Gail Carson Levine
Fiction, Fantasy, Children's
This book is a compilation of three familiar fairytales told with a typical Levine twist. In "The Fairy's Mistake," a typical gift of jewels falling from the lips of a kind-hearted girl proves to be far more problematic than the punishment of bugs and snakes for the snide girl. Naturally, it all comes down to greed, and Levine's theory that a "quick and easy" solution has more problems than not.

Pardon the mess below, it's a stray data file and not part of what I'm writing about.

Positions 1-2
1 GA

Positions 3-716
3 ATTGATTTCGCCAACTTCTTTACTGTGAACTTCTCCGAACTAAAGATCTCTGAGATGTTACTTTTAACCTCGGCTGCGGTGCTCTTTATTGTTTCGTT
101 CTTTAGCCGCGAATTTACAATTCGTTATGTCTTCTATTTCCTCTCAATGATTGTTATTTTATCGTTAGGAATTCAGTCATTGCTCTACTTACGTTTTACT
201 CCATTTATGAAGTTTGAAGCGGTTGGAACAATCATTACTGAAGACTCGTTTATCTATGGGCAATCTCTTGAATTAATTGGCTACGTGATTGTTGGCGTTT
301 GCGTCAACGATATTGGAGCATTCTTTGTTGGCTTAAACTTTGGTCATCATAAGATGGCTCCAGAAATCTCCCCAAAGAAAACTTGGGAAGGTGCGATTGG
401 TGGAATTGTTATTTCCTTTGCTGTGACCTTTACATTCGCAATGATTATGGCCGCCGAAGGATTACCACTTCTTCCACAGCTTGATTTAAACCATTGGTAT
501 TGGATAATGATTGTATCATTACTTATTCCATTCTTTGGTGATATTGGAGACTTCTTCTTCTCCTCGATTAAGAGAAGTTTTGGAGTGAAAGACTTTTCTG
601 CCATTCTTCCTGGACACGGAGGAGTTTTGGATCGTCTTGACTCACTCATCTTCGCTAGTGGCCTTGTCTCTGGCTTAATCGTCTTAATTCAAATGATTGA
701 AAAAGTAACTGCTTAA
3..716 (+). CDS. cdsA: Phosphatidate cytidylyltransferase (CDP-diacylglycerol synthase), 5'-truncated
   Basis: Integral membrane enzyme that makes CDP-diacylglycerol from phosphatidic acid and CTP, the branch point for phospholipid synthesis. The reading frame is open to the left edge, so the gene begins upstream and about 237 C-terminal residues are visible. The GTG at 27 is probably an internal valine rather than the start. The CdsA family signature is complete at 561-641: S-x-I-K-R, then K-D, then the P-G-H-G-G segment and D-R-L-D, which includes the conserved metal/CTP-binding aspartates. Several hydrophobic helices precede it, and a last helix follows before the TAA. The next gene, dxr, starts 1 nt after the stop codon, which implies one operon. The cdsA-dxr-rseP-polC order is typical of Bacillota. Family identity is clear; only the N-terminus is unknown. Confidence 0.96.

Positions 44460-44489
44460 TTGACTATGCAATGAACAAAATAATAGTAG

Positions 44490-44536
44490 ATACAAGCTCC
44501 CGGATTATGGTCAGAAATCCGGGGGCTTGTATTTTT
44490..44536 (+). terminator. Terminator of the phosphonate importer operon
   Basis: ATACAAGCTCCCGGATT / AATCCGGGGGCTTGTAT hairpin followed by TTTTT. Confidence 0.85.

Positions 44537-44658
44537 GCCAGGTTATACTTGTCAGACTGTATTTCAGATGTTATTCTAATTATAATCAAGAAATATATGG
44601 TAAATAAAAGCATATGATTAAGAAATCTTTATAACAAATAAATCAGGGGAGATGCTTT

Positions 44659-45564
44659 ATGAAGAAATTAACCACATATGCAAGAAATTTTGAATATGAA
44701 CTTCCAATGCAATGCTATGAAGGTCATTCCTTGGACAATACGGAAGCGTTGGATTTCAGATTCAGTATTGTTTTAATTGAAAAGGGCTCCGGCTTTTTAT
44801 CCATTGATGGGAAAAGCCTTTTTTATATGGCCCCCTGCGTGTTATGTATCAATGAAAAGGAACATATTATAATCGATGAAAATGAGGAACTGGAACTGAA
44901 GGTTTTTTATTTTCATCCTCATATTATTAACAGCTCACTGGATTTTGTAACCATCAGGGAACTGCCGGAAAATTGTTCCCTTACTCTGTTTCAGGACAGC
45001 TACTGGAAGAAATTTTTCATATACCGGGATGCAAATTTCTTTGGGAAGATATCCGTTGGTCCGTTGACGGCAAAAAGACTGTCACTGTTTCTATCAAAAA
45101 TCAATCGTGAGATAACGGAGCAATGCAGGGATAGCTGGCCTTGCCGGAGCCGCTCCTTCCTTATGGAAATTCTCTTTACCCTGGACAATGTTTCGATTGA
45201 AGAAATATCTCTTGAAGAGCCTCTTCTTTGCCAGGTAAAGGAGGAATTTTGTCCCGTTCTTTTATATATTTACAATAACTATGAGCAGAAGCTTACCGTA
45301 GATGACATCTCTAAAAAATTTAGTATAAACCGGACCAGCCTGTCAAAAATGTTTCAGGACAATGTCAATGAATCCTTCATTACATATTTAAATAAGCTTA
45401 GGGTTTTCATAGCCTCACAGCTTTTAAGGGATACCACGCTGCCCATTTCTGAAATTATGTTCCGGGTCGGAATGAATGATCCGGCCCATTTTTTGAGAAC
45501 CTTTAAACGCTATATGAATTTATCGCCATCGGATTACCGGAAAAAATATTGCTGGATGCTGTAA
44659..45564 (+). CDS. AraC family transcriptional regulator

The second story concerns a very picky girl (who is sweet but necessarily fussy) and a prince whose parents are just as particular. Naturally, they wish to get their son a perfect princess, and set up a number of tests, the last of which, of course, is the pea under thirty mattresses.
The final story, a Sleeping Beauty retelling, has another instance of misplaced fairy gifts. Princess Sonora (Princess Snore?) is gifted with ten times the intelligence of everyone else, which means that not only is she a most startling baby, but she loves to come up with theories - except no one likes to listen to her. "Princess Sonora knows - but don't ask her," becomes a catchphrase in the kingdom. So when the sleep of one hundred years comes upon her, who better to wake her than a prince who always asks "Why?"